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September 26, 2022

Serverless Evolved: The Power of Stateful Applications in Four Simple Business Benefits

“We predict that serverless computing will grow to dominate the future of cloud computing.” —Berkeley CS Department

Serverless has gained popularity, mostly in the adoption of Function as a Service (FaaS). These stateless functions are a good start, but in order to satisfy most application use cases we need to iterate on it—and this next iteration is stateful serverless.

With stateful serverless, the functions and data necessary to make decisions (state) and the decision data (new state) are co-located with the function logic. This means that no longer does a function have to read and write to a database in order to perform its duties in real time. This has a positive, widespread impact on performance, resilience, and responsiveness of the functions, not to mention a streamlined architecture with drastically less real-time reliance on the database. Let’s explore four simple business benefits of such a serverless platform.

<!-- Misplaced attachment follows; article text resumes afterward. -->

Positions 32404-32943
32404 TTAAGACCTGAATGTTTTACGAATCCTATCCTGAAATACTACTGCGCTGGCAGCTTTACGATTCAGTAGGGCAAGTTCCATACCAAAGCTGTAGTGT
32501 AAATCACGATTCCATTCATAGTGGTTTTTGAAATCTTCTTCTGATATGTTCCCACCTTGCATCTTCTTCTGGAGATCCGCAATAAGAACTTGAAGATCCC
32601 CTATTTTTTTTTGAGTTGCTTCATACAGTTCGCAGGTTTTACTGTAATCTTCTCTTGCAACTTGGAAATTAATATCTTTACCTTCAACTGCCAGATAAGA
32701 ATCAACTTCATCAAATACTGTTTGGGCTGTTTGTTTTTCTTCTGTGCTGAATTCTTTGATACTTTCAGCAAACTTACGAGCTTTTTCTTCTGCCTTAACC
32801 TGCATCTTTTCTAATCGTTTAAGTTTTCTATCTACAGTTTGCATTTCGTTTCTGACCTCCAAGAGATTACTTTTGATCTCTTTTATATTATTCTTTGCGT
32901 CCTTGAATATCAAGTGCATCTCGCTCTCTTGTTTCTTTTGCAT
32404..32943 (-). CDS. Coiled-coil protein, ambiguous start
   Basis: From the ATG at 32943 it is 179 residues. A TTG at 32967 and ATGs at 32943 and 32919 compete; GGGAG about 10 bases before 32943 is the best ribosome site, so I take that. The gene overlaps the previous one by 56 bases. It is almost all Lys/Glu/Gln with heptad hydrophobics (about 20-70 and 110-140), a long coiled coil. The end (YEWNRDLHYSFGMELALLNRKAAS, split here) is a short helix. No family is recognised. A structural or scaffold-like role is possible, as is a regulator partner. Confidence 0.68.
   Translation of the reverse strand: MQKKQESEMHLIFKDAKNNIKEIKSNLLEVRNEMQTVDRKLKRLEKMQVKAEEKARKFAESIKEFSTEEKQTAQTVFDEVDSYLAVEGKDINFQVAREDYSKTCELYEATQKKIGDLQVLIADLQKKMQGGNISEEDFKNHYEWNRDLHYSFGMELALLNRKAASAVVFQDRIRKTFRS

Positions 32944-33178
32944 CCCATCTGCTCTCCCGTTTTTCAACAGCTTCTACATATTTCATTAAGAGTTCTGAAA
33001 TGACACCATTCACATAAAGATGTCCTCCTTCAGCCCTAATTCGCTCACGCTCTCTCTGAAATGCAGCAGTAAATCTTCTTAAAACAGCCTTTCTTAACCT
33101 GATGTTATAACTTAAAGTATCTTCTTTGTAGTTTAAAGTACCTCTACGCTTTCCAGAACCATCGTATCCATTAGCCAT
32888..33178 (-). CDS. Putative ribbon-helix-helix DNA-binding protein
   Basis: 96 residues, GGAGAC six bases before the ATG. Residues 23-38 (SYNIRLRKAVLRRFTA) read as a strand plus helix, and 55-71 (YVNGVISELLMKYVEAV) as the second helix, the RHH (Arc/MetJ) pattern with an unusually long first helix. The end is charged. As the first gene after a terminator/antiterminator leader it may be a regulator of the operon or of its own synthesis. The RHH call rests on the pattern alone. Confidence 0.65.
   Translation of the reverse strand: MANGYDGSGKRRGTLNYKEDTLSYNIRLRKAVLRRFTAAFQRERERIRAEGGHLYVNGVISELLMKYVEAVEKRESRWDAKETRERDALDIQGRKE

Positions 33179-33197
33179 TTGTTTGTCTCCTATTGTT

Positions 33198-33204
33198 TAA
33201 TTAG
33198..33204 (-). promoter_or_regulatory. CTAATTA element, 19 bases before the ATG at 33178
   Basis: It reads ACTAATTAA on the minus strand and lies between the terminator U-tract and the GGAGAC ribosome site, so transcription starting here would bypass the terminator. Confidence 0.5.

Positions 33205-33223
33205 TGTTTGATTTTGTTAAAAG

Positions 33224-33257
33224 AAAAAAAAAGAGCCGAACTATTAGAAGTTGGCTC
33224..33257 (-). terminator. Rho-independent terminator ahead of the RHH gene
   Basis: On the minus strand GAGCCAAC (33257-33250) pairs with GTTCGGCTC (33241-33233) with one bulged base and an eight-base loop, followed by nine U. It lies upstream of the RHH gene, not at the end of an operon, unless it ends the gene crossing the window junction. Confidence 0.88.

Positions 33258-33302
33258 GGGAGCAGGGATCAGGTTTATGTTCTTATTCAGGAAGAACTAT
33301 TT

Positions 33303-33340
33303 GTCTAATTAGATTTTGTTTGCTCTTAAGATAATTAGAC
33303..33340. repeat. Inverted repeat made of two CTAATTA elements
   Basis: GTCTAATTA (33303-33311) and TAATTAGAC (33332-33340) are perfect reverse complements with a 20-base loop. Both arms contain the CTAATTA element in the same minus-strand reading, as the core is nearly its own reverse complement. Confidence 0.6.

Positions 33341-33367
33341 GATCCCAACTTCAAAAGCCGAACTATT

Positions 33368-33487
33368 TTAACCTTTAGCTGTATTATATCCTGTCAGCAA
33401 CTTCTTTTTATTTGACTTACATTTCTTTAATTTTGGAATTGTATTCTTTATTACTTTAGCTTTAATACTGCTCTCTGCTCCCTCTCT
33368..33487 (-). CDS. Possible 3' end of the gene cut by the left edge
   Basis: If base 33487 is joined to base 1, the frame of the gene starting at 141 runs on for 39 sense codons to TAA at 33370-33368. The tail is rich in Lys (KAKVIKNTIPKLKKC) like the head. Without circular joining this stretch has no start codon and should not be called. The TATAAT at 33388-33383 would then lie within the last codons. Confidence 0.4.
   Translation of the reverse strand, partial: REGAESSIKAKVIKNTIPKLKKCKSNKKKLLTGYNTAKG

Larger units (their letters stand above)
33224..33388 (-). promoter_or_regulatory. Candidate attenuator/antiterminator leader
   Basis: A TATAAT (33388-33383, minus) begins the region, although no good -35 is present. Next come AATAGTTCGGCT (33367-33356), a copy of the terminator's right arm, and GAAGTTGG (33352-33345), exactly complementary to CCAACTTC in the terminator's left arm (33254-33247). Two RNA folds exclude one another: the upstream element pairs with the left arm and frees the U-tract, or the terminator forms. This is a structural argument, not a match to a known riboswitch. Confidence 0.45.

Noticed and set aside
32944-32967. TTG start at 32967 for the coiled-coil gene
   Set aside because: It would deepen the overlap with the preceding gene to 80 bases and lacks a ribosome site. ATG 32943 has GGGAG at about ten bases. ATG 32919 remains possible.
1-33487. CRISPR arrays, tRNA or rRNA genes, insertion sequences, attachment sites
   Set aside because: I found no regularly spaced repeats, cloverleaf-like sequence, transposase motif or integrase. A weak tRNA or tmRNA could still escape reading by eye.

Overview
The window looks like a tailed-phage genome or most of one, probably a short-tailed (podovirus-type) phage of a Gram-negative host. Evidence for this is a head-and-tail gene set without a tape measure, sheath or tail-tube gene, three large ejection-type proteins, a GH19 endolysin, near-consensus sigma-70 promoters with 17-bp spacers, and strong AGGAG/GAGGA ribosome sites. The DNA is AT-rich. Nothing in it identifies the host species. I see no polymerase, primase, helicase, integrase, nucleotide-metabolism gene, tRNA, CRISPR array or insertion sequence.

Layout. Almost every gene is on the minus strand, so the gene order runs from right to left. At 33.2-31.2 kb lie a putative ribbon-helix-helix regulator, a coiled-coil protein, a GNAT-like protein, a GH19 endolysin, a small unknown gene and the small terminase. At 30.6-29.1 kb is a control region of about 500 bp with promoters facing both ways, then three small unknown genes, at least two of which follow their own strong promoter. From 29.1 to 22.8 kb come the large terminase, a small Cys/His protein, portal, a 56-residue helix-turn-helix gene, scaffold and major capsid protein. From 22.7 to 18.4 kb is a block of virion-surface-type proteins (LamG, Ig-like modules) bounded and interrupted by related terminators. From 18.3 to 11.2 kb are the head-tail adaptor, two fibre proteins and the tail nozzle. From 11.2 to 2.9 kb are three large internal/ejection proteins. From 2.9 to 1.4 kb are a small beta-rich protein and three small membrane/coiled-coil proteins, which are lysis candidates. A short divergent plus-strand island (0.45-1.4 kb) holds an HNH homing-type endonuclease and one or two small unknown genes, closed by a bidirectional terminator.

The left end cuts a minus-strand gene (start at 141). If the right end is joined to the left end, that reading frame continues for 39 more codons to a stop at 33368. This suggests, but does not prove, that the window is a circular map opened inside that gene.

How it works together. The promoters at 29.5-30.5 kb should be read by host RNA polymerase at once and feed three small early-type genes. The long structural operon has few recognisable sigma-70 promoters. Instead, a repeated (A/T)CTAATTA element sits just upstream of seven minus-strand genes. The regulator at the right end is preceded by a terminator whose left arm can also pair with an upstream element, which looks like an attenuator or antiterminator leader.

1. Less Hardware Spend

One of the fundamental advantages of serverless is to save on hardware and enjoy a pay-as-you-go model. Stateful serverless improves upon this by collapsing your database and middle tier into one, vastly reducing risk and real-time reliance on the database, while increasing capabilities of that middle tier.